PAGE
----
Will COP26 Deal Benefit Developing Countries? First Drafts Give A Little Hope

Temperature of the earth is likely to increase 2.4 degrees Celsius by the end of this century. Credit: Wikimedia
Kompas

Will COP26 Deal Benefit Developing Countries? First Drafts Give A Little Hope

The Presidency of COP26 released two important drafts concerning the deal to tackle the climate crisis on Wednesday around 6 am GMT.

Two drafts, dubbed CP26 (referring to the general text related to the COP26 negotiations) and CMA3 (associated with the implementation of the Paris Agreement in 2015), will be the basis for each country to negotiate on how to overcome climate change.

For the public in Indonesia, the drafts will determine whether Monas in Jakarta will sink and if Indonesia loses hundreds of islands due to rising sea levels in the next decades.

If the drafts, scheduled to be approved on Friday (12/11/2021), do not reflect the highest ambitions to reduce greenhouse gas emissions, then all of our worries will most likely become realities.

Breakthrough

Climate observers, environmentalists, and negotiators revealed that yesterday's two manuscripts have some breakthroughs and gave some hope for developing countries like Indonesia.

Iskhaq Iskandar, Professor of Physics at Sriwijaya University, said that the drafts reflect the high ambition of every party to reduce emissions.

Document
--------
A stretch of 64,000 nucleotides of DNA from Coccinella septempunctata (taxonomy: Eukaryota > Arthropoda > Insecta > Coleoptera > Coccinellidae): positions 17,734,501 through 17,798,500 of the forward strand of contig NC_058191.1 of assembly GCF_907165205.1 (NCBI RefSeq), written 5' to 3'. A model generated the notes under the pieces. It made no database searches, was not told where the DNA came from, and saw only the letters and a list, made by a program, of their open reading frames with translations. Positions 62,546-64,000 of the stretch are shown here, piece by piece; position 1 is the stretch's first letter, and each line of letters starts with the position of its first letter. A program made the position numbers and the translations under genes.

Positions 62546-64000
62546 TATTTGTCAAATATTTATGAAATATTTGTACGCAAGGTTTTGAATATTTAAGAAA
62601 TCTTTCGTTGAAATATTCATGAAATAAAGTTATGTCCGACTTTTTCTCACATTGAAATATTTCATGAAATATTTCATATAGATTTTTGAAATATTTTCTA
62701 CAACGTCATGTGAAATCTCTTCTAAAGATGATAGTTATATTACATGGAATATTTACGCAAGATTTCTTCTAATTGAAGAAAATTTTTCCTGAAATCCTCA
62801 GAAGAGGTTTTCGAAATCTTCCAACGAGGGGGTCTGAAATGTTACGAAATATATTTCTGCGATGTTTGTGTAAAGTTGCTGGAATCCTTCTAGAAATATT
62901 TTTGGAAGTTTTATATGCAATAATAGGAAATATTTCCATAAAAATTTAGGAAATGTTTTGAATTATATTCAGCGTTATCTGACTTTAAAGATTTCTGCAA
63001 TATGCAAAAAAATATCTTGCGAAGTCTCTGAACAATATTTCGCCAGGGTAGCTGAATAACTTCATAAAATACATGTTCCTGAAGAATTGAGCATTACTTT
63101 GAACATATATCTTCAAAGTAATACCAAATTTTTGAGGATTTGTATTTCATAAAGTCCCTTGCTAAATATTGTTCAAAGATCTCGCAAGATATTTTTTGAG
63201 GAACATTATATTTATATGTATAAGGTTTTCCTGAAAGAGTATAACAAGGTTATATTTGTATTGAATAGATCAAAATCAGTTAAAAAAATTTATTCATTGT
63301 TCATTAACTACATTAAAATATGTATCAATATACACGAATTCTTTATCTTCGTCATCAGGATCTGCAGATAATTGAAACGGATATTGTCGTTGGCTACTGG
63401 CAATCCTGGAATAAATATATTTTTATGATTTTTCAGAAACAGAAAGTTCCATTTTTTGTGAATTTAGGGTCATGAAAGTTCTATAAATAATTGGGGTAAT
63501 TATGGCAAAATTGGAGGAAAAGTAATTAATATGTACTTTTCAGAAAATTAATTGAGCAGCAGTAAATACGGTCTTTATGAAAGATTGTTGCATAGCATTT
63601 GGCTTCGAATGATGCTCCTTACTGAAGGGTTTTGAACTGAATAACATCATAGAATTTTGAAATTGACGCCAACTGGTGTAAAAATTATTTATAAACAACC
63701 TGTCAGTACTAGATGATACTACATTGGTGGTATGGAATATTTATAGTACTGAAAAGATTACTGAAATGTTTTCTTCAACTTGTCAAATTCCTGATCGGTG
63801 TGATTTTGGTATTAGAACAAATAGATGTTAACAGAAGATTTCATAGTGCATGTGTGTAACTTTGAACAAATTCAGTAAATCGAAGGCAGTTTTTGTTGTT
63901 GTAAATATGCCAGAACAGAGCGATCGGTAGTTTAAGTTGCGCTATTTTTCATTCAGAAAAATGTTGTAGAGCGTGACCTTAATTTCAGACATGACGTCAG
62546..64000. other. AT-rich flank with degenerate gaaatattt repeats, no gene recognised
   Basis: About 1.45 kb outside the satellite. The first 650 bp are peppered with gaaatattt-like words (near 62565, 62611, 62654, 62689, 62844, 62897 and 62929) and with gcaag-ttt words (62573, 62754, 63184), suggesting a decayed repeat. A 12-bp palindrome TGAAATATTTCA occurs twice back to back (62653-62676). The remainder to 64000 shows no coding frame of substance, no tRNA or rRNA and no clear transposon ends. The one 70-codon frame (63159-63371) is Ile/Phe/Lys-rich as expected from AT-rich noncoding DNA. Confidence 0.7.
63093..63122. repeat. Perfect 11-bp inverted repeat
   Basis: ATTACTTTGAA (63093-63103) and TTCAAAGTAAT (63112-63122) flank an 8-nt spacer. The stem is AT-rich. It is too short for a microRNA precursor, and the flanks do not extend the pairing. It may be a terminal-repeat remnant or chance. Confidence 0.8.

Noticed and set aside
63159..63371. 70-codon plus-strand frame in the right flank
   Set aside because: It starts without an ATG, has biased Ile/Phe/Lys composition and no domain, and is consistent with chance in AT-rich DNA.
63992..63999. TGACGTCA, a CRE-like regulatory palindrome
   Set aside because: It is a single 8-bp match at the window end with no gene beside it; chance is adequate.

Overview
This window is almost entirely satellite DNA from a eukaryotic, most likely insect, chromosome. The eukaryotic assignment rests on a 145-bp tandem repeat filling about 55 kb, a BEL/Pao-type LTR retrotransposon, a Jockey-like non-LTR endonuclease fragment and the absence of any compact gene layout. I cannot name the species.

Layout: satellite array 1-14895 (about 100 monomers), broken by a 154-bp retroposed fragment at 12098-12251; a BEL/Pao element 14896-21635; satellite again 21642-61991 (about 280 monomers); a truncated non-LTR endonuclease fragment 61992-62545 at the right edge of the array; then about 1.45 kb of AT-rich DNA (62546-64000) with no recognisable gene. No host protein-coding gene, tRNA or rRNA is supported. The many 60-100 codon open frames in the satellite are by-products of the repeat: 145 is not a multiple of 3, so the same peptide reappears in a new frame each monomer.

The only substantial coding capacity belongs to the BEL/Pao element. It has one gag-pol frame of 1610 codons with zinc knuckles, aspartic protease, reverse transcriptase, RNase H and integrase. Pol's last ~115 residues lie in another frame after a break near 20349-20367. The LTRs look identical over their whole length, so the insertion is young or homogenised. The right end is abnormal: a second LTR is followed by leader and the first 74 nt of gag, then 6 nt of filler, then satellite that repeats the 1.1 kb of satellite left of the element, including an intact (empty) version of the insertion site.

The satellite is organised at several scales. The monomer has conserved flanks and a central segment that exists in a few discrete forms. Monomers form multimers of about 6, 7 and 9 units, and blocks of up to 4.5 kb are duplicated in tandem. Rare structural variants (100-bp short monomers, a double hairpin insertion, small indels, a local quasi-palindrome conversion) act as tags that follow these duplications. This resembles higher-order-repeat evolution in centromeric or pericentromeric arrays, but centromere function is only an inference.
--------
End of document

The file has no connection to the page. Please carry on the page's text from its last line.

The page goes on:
"There is a stronger international cooperation commitment to preventing a temperature rise of 1.5 degrees Celsius to 2100," he said.

Iskhaq, who is also Lead Author of Report 6 (AR6) of the Intergovernmental Panel on Climate Change (IPCC) Working Group I, added, "That is in line with the recommendations of scientists in Working Group 1."

Another happy news is the pressure on developed countries to raise funds exceeding 100 million US dollars for developing countries for mitigation and adaptation purposes.

"This is comforting for developing countries," said David Waskow, International Climate Director of the World Resources Institute, in discussion with journalists who were covering COP26 yesterday.

Developing countries previously asked the developed ones to contribute to climate change mitigation and adaptation with a total fund of 100 million dollars until 2020. This target failed to be met by developed countries, triggering disappointment and distrusts.

"The existing drafts are a golden opportunity for Indonesia to prepare a well-measured climate adaptation and mitigation framework," said Iskhaq.

The drafts also encourage each country to develop nature-based solutions to meet emission reduction targets.

"I believe we can explore our local wisdom and develop them for mitigation and adaptation purposes," he said.

Waskow said one other good development is the obligation for each country to have a more ambitious emission reduction contribution target (NDC).

The drafts mention the need to prevent the rise of the Earth's temperature by 1.5 degrees Celcius, the most ambitious target under the 2015 Paris Agreement.

The drafts asked each country to update its National Contribution Target (NDC) by 2022 to achieve the emission target by 2030.

According to a Climate Action Tracker study, the Earth is headed for a 2.4-degree rise by 2100 Celsius even if countries agree to the ambitious target. Thus, the ambitious target mentioned is actually minimal.